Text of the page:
Persad R, Jaffar I, Issenman RM, Prevalence of skeletal fracture in children with inflammatory bowel disease. J Ped Gastroenterol and Nutr 2006:43;5-11. We showed that despite having higher bone density patients with Crohn’s Disease had fewer skeletal fractures than their healthy siblings.

Non-invasive alternatives or complements to conventional diagnostic tests such as colonoscopy

Issenman RM, Jenkins RT, Radoja C. Intestinal permeability compared in pediatric and adult patients with inflammatory bowel disease. Clin Invest Med. 1993 Jun;16(3):187–96.
The permeability (“leakiness”) of the bowel wall may increase when inflammation is present. This leakiness, which can be measured non-invasively, was known to increase in adults with active IBD. We therefore explored whether the same was true for children with active disease. We found increased intestinal permeability in 75 children with active IBD. In many cases, the elevation persisted despite treatment that caused IBD symptoms to decrease. Thus, even though tests of intestinal permeability cannot determine which segment(s) of the bowel are affected, may be helpful in helping understand what causes IBD.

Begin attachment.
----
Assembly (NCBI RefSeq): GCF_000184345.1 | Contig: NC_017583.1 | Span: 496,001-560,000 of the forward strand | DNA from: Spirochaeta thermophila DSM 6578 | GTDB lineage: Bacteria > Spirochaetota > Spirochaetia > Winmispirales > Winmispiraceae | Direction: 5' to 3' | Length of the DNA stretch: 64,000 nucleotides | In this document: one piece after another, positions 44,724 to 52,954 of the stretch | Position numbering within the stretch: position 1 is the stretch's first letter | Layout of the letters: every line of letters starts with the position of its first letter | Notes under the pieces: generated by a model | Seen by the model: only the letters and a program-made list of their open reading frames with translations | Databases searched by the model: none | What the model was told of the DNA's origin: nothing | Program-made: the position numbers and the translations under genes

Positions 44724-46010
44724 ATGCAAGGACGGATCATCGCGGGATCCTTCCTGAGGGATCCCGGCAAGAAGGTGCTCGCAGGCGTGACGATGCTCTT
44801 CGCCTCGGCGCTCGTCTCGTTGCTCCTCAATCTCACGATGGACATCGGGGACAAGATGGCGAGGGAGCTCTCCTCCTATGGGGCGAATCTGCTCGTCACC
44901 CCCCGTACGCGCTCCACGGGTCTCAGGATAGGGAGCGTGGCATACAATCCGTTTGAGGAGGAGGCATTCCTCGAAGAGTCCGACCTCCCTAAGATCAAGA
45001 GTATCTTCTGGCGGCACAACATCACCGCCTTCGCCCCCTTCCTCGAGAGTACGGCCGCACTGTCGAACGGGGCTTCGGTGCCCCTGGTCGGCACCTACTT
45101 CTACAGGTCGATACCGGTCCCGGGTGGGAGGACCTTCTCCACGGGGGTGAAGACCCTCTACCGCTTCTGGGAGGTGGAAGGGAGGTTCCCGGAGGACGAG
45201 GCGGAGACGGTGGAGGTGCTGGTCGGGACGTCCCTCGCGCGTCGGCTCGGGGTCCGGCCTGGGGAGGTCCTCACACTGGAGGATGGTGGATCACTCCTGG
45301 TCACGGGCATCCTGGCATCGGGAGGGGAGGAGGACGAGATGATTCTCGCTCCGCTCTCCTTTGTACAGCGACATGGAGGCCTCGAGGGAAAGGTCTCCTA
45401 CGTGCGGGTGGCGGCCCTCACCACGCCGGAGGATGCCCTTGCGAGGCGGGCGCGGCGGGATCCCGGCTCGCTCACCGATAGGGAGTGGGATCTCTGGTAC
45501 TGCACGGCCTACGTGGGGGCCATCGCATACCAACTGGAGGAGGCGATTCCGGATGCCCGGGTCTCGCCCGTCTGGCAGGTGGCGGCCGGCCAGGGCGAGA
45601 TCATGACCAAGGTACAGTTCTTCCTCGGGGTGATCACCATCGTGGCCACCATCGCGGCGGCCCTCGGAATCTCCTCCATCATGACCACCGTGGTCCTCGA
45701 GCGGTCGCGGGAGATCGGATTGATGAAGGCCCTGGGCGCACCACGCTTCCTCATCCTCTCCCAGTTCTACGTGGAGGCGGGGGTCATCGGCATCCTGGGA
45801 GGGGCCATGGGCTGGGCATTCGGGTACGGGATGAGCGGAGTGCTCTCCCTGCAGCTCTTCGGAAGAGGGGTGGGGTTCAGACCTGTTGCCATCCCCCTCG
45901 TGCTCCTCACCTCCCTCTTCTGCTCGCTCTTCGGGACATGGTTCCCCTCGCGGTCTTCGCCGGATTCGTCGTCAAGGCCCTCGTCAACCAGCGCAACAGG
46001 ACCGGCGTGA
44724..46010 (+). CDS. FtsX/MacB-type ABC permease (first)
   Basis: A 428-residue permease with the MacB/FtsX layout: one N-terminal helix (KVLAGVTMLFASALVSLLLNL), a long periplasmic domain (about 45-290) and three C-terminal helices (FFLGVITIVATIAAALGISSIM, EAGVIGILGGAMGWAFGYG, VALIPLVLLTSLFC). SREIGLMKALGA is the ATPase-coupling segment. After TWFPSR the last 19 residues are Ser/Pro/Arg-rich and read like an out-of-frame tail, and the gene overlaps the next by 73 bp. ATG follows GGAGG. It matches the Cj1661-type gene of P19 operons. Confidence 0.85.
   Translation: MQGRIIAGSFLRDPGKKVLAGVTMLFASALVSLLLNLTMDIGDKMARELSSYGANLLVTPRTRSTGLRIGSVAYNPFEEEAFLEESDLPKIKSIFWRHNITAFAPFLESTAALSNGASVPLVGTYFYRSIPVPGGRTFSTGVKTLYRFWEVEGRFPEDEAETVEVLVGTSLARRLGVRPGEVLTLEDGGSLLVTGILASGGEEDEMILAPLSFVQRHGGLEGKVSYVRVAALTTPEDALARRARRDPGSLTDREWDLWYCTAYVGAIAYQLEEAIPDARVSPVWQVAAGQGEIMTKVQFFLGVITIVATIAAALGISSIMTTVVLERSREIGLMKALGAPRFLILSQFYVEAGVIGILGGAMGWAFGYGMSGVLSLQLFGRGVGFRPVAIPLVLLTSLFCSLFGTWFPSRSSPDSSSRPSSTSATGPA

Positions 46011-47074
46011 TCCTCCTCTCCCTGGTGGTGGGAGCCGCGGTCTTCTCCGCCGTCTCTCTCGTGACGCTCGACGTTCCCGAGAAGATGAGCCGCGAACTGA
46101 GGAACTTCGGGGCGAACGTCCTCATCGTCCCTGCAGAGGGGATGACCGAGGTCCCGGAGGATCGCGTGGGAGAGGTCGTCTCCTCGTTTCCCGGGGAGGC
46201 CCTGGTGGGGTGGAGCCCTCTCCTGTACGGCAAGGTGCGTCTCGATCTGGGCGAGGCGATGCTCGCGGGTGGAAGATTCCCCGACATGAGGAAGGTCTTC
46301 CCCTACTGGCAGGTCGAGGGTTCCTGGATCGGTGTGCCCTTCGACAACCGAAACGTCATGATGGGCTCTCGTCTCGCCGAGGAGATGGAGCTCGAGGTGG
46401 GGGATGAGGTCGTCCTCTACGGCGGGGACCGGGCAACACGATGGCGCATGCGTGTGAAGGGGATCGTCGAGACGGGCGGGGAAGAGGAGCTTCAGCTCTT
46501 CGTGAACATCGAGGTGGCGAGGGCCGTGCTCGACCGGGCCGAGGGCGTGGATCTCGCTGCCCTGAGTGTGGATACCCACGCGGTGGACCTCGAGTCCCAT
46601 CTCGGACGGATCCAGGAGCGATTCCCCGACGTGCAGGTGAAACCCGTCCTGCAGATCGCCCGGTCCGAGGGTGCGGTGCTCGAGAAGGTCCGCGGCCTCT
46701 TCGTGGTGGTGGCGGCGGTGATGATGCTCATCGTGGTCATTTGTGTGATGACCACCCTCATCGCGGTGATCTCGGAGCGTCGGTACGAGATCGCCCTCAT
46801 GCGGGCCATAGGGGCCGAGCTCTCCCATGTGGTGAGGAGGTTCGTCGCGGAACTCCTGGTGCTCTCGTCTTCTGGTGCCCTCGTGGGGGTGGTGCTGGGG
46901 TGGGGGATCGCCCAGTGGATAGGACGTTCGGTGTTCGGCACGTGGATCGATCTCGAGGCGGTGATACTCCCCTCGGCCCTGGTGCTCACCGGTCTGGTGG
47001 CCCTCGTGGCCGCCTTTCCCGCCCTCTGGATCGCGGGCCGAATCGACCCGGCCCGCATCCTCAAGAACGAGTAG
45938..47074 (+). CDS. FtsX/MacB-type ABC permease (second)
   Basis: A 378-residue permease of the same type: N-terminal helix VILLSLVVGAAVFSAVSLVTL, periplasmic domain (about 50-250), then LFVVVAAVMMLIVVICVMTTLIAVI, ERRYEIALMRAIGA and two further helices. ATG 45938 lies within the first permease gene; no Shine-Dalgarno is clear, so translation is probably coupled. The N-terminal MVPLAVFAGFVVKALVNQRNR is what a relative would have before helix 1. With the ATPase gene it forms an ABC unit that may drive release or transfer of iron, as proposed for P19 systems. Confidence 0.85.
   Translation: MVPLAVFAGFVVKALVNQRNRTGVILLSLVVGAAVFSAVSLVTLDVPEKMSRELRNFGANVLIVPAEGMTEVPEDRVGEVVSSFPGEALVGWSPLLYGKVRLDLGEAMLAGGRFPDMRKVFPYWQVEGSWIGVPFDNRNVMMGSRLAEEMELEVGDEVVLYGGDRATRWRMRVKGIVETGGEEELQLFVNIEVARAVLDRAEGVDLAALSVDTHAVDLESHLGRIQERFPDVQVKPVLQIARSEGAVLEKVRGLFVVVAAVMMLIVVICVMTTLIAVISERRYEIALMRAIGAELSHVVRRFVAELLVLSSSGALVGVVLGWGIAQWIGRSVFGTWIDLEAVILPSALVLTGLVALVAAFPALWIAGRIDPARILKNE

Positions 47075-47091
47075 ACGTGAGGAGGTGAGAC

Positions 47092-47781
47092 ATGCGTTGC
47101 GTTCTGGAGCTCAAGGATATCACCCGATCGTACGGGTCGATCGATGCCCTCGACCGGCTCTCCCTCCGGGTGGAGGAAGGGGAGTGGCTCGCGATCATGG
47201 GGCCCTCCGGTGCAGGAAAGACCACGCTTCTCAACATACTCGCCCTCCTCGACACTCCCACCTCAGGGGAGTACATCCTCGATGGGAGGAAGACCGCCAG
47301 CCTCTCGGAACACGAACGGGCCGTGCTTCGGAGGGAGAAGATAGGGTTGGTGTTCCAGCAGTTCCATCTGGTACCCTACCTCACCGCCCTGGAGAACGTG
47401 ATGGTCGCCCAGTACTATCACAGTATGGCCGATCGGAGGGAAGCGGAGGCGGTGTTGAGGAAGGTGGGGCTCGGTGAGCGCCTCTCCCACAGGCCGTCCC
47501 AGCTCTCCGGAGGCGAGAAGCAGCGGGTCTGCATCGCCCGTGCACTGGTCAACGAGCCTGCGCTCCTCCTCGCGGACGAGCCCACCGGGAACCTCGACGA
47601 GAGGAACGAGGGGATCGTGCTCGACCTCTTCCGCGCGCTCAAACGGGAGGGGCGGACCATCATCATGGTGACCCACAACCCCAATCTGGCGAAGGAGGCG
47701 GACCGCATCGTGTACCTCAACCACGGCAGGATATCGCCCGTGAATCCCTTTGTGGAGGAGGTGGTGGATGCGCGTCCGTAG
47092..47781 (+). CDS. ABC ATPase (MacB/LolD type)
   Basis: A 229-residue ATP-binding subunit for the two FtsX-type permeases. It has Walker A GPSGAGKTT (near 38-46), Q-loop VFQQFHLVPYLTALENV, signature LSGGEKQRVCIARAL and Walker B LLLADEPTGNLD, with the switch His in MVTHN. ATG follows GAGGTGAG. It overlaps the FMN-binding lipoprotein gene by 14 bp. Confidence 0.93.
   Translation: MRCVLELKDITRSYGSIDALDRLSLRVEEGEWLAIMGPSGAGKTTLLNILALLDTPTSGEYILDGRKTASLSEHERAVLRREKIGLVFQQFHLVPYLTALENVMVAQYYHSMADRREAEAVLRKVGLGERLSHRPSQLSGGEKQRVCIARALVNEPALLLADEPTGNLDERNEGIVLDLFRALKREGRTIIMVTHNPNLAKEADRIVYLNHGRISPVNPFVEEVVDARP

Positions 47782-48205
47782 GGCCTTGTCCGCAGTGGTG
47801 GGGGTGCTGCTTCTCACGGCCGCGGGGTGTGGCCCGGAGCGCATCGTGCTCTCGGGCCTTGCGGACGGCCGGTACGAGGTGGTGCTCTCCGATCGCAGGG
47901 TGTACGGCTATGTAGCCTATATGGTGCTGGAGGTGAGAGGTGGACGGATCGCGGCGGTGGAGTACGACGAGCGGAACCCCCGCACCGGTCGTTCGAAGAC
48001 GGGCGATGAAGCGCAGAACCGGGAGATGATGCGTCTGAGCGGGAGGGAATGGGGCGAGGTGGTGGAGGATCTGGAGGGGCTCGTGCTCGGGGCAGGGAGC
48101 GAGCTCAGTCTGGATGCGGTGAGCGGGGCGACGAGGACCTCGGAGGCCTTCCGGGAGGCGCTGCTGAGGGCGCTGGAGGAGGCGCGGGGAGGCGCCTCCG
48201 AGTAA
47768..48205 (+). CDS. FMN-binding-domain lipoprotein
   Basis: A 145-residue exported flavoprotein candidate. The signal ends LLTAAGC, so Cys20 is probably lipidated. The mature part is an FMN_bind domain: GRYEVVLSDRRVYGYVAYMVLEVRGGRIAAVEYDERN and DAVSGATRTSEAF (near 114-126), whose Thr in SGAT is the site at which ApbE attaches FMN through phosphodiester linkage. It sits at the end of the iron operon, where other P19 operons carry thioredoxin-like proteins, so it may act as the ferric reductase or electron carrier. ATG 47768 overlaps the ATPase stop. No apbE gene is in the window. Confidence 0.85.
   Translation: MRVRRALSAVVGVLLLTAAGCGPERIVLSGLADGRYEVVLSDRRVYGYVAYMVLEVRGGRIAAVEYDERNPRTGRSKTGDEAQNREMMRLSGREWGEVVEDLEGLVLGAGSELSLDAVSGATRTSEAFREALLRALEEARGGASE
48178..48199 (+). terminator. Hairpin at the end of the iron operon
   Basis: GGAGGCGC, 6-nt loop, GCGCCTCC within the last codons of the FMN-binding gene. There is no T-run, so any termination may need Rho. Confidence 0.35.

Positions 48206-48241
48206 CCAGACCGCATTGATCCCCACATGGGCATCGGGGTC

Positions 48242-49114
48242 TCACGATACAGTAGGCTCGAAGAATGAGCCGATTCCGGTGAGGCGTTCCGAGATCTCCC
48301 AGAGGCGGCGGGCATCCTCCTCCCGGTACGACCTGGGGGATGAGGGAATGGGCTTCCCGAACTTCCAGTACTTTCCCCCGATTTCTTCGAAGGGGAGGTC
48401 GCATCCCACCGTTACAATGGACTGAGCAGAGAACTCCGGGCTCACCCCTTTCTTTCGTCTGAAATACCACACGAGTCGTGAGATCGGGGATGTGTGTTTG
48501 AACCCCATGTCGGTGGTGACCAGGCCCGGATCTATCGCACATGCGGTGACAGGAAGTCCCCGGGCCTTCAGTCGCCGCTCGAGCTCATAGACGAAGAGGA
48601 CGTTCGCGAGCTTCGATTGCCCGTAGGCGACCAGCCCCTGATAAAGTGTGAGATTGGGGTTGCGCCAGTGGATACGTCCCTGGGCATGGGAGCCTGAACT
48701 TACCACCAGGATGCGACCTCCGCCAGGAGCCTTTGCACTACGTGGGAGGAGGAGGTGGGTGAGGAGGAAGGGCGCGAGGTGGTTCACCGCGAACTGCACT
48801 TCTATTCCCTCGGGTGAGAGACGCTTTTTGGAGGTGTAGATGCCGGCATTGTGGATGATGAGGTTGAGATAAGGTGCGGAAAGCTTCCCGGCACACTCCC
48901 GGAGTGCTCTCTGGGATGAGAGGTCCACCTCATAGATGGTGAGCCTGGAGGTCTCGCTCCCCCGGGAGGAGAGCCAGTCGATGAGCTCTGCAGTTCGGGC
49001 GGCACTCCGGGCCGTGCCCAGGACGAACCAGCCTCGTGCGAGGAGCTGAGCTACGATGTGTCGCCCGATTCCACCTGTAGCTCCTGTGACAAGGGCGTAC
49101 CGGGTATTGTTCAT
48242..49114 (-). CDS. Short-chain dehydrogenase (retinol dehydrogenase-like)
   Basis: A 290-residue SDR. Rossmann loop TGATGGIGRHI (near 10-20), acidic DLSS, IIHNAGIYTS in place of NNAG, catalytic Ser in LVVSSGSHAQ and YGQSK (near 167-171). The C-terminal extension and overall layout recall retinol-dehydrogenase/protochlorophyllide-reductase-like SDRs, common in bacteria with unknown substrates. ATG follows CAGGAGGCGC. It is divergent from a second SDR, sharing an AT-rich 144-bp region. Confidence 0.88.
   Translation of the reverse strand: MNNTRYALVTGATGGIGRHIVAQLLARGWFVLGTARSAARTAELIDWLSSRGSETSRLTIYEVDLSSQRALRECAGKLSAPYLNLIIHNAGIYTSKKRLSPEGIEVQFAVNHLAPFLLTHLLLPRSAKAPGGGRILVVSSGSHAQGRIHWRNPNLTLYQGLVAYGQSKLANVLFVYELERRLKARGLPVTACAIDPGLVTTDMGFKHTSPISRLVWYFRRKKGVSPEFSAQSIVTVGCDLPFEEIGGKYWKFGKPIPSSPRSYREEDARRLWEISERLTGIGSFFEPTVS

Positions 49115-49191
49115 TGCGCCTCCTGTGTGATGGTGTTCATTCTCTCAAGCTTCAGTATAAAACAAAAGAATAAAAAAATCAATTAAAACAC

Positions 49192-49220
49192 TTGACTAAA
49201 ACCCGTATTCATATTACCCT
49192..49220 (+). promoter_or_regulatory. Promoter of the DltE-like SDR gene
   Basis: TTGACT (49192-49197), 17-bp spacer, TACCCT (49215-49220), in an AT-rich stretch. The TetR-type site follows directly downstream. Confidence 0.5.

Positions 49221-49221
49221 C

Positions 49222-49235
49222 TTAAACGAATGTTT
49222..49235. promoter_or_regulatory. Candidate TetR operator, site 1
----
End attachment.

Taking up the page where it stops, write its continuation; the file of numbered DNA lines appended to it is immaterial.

Lemberg DA, Issenman RM, et al. Positron tomography in the investigation of paediatric inflammatory bowel disease. Inflamm Bowel Dis. 2005 Aug;11(8):733–896.
In this study, we showed that positron emission tomography (PET) scanning may be a useful non-invasive tool to detect and localize areas of inflamed bowel in children with IBD. PET scanning correctly identified active inflammatory disease in 80% of children with IBD, and correctly failed to detect evidence of inflammation in a group of children known to not have IBD. This technique may be particularly helpful when traditional tests such as colonoscopy cannot be used.

Information provided by health food stores

Calder J, Issenman R, Cawdron R. Health information provided by retail health food outlets. Can J Gastroenterol. 2000 Oct;14(9):767–71.